We found that standard deviation, which measures the volatility in a fund, is much lower in multi-asset funds compared to equity funds.
For instance, on the basis of three-year rolling returns, the standard deviation of SBI Large and Mid Cap Fund was 4.32, while that of SBI Multi Asset Allocation fund was 2.40. Similarly, for ICICI Prudential Large and Mid Cap, the standard deviation was 4.56, while for ICICI Prudential Multi Asset Fund, it was 3.45. This clearly shows that multi-asset funds provide better risk-adjusted returns.
Downside Protection: When we dug deeper into the performance, we found that the ones that have stayed true to the promise of dynamic asset allocation delivered better returns and protected themselves against downsides.
For instance, ICICI Prudential Multi Asset Allocation Fund, one of the oldest funds, has delivered 16.77 per cent returns in the last 10 years, the highest in the category over the period. On 10- and 7-year basis, the category average stands at 12.03 per cent and 11.70 per cent, respectively. This is better than the much-hyped BAF category, which delivered 11.93 per cent and 9.18 per cent in last 10 and seven years, respectively.
Should You Invest?
The multi-asset fund category provides a relevant solution to the long-term needs of investors.
Says Anthony Heredia, managing director and CEO, Mahindra Manulife Mutual Fund, “We firmly believe that it not only helps investors diversify their portfolios effectively, but also provides a proven and optimised asset allocation strategy. They do so by harnessing the power of diverse asset classes such as equities, bonds, and alternative investments (gold, silver, commodities etc.) all carefully managed to maintain a balanced risk-return outcome.”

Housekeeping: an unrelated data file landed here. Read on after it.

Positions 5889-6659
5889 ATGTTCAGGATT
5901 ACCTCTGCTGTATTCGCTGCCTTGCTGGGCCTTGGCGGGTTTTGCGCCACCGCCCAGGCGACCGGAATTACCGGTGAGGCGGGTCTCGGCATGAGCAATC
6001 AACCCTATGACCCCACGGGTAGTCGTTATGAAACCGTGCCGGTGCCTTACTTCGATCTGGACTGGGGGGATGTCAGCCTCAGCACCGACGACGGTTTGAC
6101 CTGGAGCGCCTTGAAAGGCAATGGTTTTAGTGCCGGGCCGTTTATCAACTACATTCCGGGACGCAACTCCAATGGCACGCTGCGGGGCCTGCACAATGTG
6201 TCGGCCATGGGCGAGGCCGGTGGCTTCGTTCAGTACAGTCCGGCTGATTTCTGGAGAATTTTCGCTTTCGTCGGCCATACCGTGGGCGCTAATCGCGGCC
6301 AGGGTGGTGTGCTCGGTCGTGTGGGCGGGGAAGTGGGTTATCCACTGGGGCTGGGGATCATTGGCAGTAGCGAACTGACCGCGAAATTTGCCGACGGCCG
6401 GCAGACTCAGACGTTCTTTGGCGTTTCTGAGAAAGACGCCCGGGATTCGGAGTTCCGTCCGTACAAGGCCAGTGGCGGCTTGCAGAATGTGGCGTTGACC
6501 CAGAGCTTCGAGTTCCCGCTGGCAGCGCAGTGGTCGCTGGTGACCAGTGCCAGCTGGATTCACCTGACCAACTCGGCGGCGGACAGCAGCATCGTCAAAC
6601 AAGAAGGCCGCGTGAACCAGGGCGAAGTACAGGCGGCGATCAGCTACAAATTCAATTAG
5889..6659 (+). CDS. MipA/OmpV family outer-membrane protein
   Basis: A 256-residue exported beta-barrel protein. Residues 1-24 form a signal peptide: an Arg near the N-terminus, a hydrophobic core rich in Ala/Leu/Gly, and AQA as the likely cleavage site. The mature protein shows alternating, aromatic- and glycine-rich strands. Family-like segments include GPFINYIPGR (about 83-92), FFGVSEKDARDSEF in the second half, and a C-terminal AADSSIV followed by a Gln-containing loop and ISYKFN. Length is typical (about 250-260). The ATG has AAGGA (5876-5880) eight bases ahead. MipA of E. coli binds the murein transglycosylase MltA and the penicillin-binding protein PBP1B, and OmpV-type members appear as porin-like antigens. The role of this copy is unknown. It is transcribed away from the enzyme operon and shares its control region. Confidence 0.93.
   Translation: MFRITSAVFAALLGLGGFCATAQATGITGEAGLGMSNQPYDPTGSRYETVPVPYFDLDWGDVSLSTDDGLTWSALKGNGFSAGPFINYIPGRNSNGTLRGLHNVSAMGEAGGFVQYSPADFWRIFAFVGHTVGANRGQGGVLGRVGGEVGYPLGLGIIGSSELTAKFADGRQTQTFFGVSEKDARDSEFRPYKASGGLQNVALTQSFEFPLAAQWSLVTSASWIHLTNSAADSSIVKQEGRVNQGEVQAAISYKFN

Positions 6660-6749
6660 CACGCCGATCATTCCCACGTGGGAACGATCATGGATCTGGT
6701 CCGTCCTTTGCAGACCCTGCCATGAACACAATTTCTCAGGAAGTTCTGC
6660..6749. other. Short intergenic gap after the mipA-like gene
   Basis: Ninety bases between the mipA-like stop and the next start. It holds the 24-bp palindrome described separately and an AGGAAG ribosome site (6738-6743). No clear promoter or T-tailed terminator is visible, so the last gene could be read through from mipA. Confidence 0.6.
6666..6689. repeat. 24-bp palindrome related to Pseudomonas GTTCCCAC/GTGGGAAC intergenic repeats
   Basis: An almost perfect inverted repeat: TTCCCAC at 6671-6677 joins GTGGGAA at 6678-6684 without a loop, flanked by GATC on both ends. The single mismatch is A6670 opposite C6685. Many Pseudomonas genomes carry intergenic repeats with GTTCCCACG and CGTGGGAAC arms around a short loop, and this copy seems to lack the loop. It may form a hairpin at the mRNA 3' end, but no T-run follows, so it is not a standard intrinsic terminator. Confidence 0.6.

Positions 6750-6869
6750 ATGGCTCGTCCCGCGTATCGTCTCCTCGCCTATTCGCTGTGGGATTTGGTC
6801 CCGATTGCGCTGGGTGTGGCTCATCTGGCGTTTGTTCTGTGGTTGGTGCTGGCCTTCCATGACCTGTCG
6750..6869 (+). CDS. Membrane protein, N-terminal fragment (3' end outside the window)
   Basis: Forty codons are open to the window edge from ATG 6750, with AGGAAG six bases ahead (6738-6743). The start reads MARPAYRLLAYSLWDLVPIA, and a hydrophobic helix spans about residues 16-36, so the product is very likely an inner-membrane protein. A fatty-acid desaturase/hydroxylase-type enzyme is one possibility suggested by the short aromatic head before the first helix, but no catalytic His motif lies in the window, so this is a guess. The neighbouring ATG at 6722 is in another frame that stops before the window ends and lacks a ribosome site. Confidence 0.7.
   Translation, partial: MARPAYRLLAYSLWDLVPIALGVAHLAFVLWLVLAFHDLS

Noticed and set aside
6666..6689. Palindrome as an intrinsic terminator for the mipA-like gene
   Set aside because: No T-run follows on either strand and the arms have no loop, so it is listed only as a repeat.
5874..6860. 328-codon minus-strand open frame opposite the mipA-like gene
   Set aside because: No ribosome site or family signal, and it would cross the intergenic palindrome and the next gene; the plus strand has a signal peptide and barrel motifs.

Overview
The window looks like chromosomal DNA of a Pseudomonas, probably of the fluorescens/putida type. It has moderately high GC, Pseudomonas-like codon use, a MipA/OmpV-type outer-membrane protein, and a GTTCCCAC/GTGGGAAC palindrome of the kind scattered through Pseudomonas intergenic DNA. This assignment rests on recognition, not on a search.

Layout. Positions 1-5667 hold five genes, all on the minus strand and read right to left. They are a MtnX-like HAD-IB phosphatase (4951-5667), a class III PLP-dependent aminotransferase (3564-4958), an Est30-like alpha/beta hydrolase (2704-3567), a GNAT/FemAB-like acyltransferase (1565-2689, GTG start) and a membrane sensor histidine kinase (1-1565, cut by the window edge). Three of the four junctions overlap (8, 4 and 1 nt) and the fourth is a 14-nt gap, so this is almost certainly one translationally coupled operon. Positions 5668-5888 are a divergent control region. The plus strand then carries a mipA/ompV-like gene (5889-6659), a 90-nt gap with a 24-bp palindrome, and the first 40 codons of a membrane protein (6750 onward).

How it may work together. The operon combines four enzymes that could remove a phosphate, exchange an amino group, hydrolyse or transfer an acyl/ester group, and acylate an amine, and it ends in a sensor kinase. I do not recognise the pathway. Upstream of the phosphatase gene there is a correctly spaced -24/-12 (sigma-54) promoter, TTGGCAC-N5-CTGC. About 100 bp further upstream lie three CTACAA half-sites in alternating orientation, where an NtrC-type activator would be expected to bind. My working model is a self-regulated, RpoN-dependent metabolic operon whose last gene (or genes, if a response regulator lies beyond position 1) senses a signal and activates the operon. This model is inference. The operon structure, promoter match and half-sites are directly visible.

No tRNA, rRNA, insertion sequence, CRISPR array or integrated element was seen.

Heredia also believes that this category has universal appeal and should become a core part of every investor’s portfolio.
Regardless, you need to carefully choose a fund because not all schemes follow the same asset allocation strategy. This is because different fund houses use different in-house models.
Says Singh from SBI Mutual Fund: “We have an internal quantitative asset allocation framework, which helps in deciding the strategic allocation to each asset class based on volatility. For example, the allocation is higher if the perceived risk of the asset class is lower. The model then adjusts the allocation towards each asset class based on the return expectations of each one of them considering the prevailing macroeconomic factors.”
As a result, their returns also vary. For instance, over three years, the best return from a multi-asset fund is 27.75 per cent, while the worst performer gave 7.59 per cent (see How They Fared).
So, instead of riding on the new fund offer wave, it’s better to stick with a funds which have a proven track record.